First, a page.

Ten years ago, 300 people from around the world assembled in the Universal Hall at Findhorn, the veteran green community on the Morayshire coast in Scotland, to launch the Global Eco-village Network. This month, they and others came back to celebrate a movement that is growing rapidly and spreading expertise on sustainability, communal living and post-modern spirituality around the world.
Ten years ago, 300 people from around the world assembled in the Universal Hall at Findhorn, the veteran green community on the Morayshire coast in Scotland, to launch the Global Eco-village Network (GEN). This month, they and others came back to celebrate a movement that is growing rapidly and spreading expertise on sustainability, communal living and post-modern spirituality around the world.
Officially, GEN lists 325 eco- villages, with 2 217 members, but this is believed to be a fraction of the real number of green/spiritual communities that now exist round the world. The United States-based Fellowship of Intentional Communities alone lists more than 700, mostly dedicated to sustainability, and there are thought to be thousands in Asia and Africa that still practise sustainability with a spiritual or religious content.
Findhorn, by far the largest in Britain, is one of the global grandaddies, and is thriving in its fourth decade. It has come a long way from its beginnings in the heady days of the early New Age in the 1960s, when Eileen Caddy, its founder, was living in a caravan and reporting conversations with God while her husband, Peter, grew giant cabbages on composted sand.
Today, the community of 200 members blends its spiritualism with economic pragmatism and is growing rapidly. Findhorn’s burgeoning industries and services contribute Â£5-million a year to the local economy. Its organic vegetable plantations feed the community as well as local customers. The wealthy residents share communal meals with others who earn their keep for humdrum services, and its shop sells everything from New Age books to whisky. Findhorn recently doubled its land area when a group of members bought shares to buy 66ha of the adjacent dunelands. Half was donated for public use and the rest will serve as housing for members.
Yet no two eco-villages are alike and none claim to be wholly sustainable. Robert Gilman, co-founder of GEN, calls them “human-scale settlements in which human activities are harmlessly integrated into the natural world, a place where we can birth new culture’‘.
The mood of the six-day meeting this month was sombre, yet hopeful. After the recent hurricanes, which many in the movement believe are aggravated by global warming, and the looming oil crisis, the pioneers heard Ross Jackson, a former industrialist who has helped fund the network, speak of a “once-in-a-civilisation transformation’‘.
Jackson says the eco-village movement provides the example of a “large minority walking their talk, who can provide real leadership, whether the coming crash leads to a soft landing or a hard one’‘.
But can the eco-village ethic penetrate the mainstream before the crash that many of its members expect? A too-rapid global meltdown may turn out to be a New Orleans scenario in which rich minorities barricade themselves into comfort zones, leaving the masses without shelter. On which side of that fence will the eco-villagers be?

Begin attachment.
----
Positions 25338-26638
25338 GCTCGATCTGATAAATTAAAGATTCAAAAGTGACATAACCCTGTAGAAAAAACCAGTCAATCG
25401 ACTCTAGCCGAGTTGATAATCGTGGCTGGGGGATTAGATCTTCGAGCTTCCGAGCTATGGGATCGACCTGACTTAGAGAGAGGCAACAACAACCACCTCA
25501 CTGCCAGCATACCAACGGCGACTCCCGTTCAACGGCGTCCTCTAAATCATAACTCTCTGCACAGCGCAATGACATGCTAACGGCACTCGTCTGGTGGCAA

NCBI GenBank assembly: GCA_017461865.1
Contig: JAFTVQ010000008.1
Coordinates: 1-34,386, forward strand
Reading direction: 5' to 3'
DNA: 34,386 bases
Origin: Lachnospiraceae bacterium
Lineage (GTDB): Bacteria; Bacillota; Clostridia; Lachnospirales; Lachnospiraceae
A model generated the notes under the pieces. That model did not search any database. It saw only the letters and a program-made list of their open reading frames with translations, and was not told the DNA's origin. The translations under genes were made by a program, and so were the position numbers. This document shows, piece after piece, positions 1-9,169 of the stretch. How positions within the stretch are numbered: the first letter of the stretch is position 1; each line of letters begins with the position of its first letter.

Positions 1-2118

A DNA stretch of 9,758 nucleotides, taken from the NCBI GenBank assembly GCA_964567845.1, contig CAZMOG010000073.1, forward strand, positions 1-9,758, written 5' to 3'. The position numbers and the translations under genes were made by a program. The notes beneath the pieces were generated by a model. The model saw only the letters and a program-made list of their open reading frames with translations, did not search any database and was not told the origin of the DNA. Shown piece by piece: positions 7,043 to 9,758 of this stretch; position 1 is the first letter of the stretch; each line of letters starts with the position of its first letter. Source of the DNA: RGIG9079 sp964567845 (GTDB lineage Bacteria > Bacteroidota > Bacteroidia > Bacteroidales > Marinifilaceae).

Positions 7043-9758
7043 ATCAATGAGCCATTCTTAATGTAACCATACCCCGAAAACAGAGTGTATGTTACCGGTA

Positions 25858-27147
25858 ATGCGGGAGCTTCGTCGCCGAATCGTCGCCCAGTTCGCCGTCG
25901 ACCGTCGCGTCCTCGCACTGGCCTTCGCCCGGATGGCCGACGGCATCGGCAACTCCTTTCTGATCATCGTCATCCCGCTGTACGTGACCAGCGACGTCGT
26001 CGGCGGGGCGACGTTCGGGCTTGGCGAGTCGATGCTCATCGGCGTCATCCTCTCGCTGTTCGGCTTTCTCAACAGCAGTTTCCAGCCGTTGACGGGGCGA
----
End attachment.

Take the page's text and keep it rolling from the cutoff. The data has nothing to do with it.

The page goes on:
Meanwhile, eco-villages remain experimental and their achievements are limited. All exist uncomfortably between two cultures and two economies.
Gilman warns that economic stability remains elusive. “Where you have places that have a quality of life with capital coming from elsewhere and tourism — including spiritual tourism — being the main business, you have a formula for a boom and bust economy.’‘
Eco-villages range in size from five men and a dog on a hillside in Wales to settlements such as Auroville in southern India, with 2 000 members of 45 nationalities in residence. Auroville aims to be a spiritual, self-supporting city in a poor rural area. It has steadily upgraded, with improved techniques and tree planting. It has a zone for “green’’ industries, a business school and a scientific research centre devoted to the idea that all life is yoga.
Most are much smaller and younger. Siebenlinden, in east Germany, took over the site of a former training camp for the secret service, Stasi, and 17 adults with 15 children devote much time to promoting a “peace ethic through harmonious community living’‘. On 44ha, they grow 80% of their own vegetables, use straw bales for housebuilding, reed beds for sewage, passive solar panels for power, and horses for ploughing.
Eberhard Bechtle, from Swanholm, near Copenhagen, says his eco-village of 60 adults was started by two couples living in city flats “who grew tired of theoretical discussion and sought partners for rural self-sufficiency and a lifestyle that broke the mould of conventional ... relationships’‘.
They have just bought their second windmill. They run a packaging business, a bakery, an alternative health clinic, a farm shop, and a dairy with 200 Jersey cows. Swanholm’s economics are a compromise with the world outside: farming doesn’t make a profit, so a third of the members have outside jobs to pay the bills and reward the farmers for their work.
The search for communal happiness is carried further at Zegg (Centre for Experimental Culture Design), a community of 80 near Berlin. Zegg’s unique contribution is a highly organised form of free love — practised on condition that everyone agrees, including regular partners.
As Ina Meyer-Stoll, one of GEN’s two executive secretaries, explains, a peaceful culture involves caring for the Earth “in true mutual solidarity, in full acceptance of our own physical body’‘.—Â